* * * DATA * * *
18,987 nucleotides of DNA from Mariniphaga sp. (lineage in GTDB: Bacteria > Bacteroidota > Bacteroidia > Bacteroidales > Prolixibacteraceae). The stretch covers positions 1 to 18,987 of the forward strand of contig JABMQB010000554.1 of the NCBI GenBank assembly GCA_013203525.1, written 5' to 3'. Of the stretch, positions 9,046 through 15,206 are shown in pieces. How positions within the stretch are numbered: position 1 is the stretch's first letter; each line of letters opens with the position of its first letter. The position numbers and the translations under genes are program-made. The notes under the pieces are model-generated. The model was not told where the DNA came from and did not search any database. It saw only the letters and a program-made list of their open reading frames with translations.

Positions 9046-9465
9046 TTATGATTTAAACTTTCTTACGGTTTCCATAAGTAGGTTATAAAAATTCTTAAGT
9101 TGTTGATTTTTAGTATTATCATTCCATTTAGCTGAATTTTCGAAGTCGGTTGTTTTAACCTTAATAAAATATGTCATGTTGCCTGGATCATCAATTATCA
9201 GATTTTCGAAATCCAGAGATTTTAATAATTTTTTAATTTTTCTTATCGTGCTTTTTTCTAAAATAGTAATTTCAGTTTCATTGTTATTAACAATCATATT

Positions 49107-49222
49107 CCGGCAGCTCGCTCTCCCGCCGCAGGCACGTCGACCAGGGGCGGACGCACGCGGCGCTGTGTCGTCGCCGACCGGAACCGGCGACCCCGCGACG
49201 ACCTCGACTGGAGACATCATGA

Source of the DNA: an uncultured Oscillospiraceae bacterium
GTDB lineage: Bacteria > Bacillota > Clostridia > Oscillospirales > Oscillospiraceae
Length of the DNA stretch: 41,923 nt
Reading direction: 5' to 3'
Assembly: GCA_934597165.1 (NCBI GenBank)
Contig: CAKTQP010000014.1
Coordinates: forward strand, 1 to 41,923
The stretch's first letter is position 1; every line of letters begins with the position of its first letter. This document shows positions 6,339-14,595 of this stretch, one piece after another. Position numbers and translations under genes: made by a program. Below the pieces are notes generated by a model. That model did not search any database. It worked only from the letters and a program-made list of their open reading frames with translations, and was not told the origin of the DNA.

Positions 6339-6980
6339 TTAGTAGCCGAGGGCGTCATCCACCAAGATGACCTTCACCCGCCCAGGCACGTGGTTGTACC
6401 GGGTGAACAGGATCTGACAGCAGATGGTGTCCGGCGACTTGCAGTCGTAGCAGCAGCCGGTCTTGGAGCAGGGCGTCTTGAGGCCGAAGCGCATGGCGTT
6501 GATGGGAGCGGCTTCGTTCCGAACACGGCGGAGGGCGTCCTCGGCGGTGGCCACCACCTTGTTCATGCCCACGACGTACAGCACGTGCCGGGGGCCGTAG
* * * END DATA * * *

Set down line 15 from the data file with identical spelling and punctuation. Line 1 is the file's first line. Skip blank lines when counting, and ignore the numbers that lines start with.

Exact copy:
Coordinates: forward strand, 1 to 41,923